How Pathologic Skin Picking Is Related to OCD

Woman picking skin on her arm

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Pathologic skin picking, or excoriation, is a mental illness in which you compulsively pick your skin to remove small irregularities such as moles or freckles, causing skin lesions. It's classified as a disorder that's related to obsessive-compulsive disorder (OCD) and its symptoms certainly share some similarities with those found in OCD.

Symptoms of Pathologic Skin Picking

The main characteristic of pathologic skin picking also referred to as excoriation or dermatillomania, is repetitive or compulsive picking, or even digging, in the skin to the point of causing skin damage, scarring and/or infection. It is not uncommon for people with skin picking to engage in picking for several hours per day. As a result, people with pathologic skin picking often have difficulty maintaining steady employment or interpersonal relationships.

When picking, people may use their fingers, tweezers, pins or other instruments to remove a perceived blemish. Common areas of focus include the face, back, neck, and scalp.

Although picking can involve normal skin, picking is most commonly triggered by small blemishes, imperfections, scabs, and insect bites. Symptoms of skin picking can be similar to those of OCD. Prior to picking, many people describe a compulsion-like urge to pick at imperfections in the skin and a relief of anxiety when the imperfection is removed. Later, however, the person may feel shame or be embarrassed about his picking, which can often lead to depression.

Prevalence

Approximately 2 to 4 percent of the population is affected by pathological skin picking. Interestingly, most people seeking treatment are female.

Skin picking can start at any age but usually begins in adolescence with the onset of skin conditions such as acne, eczema, or psoriasis.

Skin picking, or excoriation, is diagnosed when the individual has tried unsuccessfully to lessen or even stop the picking, which causes excessive distress and anxiety and impairs daily functioning.

Link to OCD

Not surprisingly, there appears to be a strong link between skin picking and OCD. Skin picking occurs in people with OCD at a much higher rate than the general population.

Also, skin picking is often tied to body dysmorphic disorder, which involves a preoccupation with imagined bodily defects.

So while it's not technically OCD, skin picking is classified by the Diagnostic and Statistical Manual-5 (DSM-5) as an obsessive-compulsive related disorder.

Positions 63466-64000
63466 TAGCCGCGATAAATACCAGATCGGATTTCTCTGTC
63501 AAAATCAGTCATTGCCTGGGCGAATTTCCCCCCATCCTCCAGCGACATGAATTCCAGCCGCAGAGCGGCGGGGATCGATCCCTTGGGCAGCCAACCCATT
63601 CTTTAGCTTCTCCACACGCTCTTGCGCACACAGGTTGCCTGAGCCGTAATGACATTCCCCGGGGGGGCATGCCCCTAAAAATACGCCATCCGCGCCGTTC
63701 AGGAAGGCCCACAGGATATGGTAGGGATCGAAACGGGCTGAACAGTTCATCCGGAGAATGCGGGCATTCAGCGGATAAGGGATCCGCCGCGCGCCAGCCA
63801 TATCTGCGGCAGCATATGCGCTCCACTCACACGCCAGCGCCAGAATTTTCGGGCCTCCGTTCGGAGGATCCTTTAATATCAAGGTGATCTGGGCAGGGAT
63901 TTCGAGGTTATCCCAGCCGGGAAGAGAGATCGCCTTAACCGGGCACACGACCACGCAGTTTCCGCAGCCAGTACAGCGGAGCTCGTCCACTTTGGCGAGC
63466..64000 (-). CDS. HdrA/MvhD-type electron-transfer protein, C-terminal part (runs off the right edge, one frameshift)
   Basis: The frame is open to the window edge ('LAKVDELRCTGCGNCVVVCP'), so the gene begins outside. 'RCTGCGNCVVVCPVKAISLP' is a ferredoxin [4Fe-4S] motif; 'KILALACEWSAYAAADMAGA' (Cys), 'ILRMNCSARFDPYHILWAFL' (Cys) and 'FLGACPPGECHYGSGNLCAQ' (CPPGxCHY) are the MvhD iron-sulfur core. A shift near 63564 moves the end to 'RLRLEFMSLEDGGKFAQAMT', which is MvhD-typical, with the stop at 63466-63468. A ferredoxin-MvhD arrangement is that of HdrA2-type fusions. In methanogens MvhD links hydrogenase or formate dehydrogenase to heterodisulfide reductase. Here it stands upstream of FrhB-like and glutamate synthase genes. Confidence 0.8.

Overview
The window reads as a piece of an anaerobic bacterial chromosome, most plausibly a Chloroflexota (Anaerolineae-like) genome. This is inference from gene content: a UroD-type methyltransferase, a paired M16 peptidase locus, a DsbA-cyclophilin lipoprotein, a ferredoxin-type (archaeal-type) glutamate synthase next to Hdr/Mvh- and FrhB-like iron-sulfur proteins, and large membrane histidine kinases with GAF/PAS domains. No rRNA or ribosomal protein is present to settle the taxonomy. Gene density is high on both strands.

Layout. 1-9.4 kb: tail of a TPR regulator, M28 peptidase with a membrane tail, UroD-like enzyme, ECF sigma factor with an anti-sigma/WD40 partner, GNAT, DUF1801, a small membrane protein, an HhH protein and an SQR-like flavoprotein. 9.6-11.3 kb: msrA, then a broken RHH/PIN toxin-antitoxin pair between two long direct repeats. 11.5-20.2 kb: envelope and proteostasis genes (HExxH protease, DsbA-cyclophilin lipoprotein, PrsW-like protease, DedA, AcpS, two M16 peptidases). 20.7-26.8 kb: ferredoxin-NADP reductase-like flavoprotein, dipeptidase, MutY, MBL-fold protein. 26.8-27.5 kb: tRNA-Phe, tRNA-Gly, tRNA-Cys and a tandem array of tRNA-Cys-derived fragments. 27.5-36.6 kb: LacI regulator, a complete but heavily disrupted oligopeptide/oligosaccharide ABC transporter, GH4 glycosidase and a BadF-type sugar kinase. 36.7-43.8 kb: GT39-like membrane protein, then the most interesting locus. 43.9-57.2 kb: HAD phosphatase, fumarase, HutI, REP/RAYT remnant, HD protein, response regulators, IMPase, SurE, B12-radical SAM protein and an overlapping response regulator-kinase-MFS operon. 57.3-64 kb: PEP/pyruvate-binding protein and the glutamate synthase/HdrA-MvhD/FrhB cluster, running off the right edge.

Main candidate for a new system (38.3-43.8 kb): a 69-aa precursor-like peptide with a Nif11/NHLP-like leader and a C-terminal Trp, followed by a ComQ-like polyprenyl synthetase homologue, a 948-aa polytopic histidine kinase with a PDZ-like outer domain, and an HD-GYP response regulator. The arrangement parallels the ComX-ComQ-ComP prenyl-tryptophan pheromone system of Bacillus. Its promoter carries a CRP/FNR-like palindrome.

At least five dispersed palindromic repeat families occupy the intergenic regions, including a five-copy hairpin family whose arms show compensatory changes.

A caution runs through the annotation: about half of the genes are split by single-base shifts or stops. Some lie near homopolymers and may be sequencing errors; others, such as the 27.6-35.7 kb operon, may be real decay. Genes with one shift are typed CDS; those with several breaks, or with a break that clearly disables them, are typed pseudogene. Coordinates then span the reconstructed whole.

Differential Diagnosis

Before making a diagnosis of dermatillomania, in other words, skin picking as a mental health disorder related to OCD, it's important to rule out other possible causes of the picking. It's also important to note that all picking is pathological. Picking that is considered on the spectrum of OCD usually causes significant distress and impairment of ordinary activities.

Some problems which could be mistaken for picking include:

  • Skin infections such as scabies. Scabies can be extremely itchy, but it often missed when it occurs in well-groomed middle-class people. The scratching which almost always accompanies the itch can obscure the diagnosis.
  • Skin diseases such as eczema.
  • Systemic (bodywide) diseases. Elevated bilirubin levels from liver disease can cause intense itching. Itching may also accompany many other medical conditions.
  • Chemical dependency on drug use or withdrawal.

Treatments for Skin Picking

Skin picking often causes considerable embarrassment and distress as a result of the unsightly wounds caused by picking, as well as the lengths the affected person may have to go to conceal her picking, such as wearing long sleeves during warm summer months or covering her face with a scarf.

Unfortunately, many people do not seek treatment because of the embarrassment associated with skin picking. This can be dangerous or even life-threatening as people often require medical interventions for their skin wounds, which can easily become infected.

Skin picking appears to respond best to treatment with cognitive-behavior therapy (CBT). Medications, often selective serotonin reuptake inhibitors (SSRIs) may be needed. If you are experiencing symptoms that you think might be skin picking, be sure to talk to your doctor or mental health professional.

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Article Sources

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